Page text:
Flying back on an orange plane from Pisa tomorrow, I took the chance to make a quick stop in Genova (Genoa) to see their latest addition to the still very modest metro system. In Dec. 2012, the eastern terminus at Brignole railway station was opened.
This really gives the entire line a lot more sense, as it now links both major railway stations (which are also directly linked by many regional trains through a cross-city tunnel), so passengers coming from the region and suburbs on a Trenitalia train can easily hop on the metro and get into the city centre proper around De Ferrari or down to the port area. Unlike the Principe metro station, which is a bit isolated from the railway station (a direct access may be built along with the railway station's current modernisation scheme), Brignole metro station is fully integrated with the railway station, as it occupies the northernmost platform. Trains coming from De Ferrari leave the tunnel some 50 m before the side platforms start. The platform level is rather simple, though pleasant, while the vestibule that is directly connected to the pedestrian cross tunnels of the railway station has glass cladding on the columns with some archeological exhibits in the middle. I didn't take too many photos as an employee came up and told me that AMT does not allow photography...As the metro platforms are at the far end of the multi-track railway station it is quite a walk from the many buses that stop or terminate on the station square.
From the train, you can clearly see the provisions made for the intermediate Corvetto station, in fact the entire shell for this cavern station is there including platforms, but nothing fitted out. So they'll need to build an access shaft from the surface, let's hope this will be done soon as the station would be in quite a busy area (a huge roundabout with pedestrian underpasses...).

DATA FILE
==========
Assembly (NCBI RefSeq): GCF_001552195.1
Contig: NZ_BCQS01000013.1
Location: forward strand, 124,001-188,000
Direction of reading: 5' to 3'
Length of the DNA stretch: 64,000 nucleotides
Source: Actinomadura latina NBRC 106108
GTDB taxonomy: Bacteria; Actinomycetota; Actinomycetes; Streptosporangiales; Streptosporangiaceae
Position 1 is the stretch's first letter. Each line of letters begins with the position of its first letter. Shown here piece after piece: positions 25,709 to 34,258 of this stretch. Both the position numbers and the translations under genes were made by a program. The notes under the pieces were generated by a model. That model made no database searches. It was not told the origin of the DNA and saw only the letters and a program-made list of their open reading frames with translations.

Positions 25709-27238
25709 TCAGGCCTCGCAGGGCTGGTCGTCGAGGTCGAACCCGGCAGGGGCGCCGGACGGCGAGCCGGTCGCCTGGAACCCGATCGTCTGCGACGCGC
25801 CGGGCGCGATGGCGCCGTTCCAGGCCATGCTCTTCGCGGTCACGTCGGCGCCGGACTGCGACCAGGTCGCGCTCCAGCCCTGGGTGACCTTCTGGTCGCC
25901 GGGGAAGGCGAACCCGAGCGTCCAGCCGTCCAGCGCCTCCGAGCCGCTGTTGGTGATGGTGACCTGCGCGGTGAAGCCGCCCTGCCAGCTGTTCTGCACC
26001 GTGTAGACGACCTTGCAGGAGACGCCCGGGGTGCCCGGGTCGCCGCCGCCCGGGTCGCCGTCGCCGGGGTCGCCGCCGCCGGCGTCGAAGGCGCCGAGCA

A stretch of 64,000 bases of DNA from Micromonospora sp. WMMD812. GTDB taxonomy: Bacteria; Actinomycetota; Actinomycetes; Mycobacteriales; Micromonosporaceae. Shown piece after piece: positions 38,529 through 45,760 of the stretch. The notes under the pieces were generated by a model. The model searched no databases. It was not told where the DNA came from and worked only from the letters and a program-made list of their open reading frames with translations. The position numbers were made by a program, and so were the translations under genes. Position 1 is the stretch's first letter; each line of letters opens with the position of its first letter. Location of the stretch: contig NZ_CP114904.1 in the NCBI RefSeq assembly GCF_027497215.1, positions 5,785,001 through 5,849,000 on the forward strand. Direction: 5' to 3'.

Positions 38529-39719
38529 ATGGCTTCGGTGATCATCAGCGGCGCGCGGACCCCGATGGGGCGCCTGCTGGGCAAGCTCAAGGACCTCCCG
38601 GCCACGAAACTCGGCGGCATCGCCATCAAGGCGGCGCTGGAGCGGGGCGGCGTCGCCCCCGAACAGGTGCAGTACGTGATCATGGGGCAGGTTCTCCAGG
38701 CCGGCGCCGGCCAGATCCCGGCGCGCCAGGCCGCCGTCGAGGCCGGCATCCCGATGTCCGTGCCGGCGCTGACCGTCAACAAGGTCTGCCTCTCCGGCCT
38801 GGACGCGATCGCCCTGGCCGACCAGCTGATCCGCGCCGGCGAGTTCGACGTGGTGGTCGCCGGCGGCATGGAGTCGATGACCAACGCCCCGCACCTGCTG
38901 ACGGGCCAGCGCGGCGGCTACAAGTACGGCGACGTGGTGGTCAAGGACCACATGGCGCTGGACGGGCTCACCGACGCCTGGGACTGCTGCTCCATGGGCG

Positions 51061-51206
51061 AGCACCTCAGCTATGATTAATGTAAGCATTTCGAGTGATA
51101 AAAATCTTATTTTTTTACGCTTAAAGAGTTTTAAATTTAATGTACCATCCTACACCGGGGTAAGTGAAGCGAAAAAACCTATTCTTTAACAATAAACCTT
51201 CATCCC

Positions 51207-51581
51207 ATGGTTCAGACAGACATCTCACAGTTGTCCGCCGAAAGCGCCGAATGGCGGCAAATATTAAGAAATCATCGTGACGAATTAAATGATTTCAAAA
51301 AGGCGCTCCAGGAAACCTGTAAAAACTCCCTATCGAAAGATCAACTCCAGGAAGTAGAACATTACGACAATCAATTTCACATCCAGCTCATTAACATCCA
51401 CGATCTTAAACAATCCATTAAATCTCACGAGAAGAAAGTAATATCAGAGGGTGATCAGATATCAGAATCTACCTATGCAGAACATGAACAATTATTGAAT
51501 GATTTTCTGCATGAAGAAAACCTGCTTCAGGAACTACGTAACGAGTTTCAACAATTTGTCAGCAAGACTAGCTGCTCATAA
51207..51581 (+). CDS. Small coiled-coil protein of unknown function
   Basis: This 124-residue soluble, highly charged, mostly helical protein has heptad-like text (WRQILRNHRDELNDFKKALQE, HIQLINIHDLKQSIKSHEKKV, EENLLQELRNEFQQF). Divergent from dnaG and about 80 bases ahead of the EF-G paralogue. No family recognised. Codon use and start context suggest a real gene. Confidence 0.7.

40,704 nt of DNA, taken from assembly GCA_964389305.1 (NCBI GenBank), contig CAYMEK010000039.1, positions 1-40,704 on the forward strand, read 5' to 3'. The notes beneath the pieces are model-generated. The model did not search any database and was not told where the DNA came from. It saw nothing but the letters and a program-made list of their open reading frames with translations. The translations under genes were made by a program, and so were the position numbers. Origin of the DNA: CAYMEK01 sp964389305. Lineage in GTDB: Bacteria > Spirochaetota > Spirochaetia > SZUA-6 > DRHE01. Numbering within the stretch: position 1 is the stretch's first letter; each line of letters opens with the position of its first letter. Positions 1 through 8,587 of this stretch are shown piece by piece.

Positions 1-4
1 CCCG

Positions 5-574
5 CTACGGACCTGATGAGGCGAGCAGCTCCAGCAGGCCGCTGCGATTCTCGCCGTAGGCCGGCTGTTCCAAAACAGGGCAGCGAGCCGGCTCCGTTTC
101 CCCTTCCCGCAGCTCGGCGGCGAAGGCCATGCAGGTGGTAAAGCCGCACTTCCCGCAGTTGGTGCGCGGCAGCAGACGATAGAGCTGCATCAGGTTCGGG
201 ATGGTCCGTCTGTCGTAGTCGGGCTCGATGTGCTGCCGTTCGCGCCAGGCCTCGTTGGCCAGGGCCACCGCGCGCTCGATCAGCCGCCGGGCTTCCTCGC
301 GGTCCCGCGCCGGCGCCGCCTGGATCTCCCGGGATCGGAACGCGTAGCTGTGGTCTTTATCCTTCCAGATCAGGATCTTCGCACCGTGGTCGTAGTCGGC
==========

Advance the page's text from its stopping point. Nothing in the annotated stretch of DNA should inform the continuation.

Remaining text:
From Pisa I took a daytrip to Firenze (Florence), just some 45 minutes on a Regionale Veloce, which runs nonstop between the two cities. Besides the usual tourist programme, I tried their tram line in service since 2010.
So far there is only one radial line, and no signs are visible (at least not in the city centre) that any of the other two planned lines are under construction three years after the start of service of the first line. This one serves the western suburbs and the neighbouring town of Scandicci. It runs about every 4 minutes! and was pretty busy at all times when I saw it. It is hard to imagine that the second line could share the same terminus next to the main railway station Firenze Santa Maria Novella, as they already use both tracks with just one line.
The line is operated with Sirio trams, which look quite pleasant, but like Citadis trams, they have this rather annoying lateral kick whenever the track is slightly curved. Most of the track is on a dedicated right-of-way and on the section west of the river, trams run rather quickly without any delaying stops at intersections which are governed by traffic lights, but things are different east of the river. First, the trams run onstreet, then there are several traffic lights, until the trams reach a rather absurd S-curve between Porta al Prato and Cascine. Maybe someone can explain why they didn't build a straight alignment across the carpark there, instead of paving the park with concrete resulting in this double curve (with the above-indicated running characteristics of the Sirio trams)? Click here to view it on Google Maps to know what I mean!
The stops are all of a standard design, but for some unknown reasons, those closer to the city centre don't have a covered section, which would have been quite useful today as it was raining most of the day (and therefore my photographic ambitions were very low....). The tram line is fully integrated into the public transport system, which like in most Italian cities is rather cheap to ride.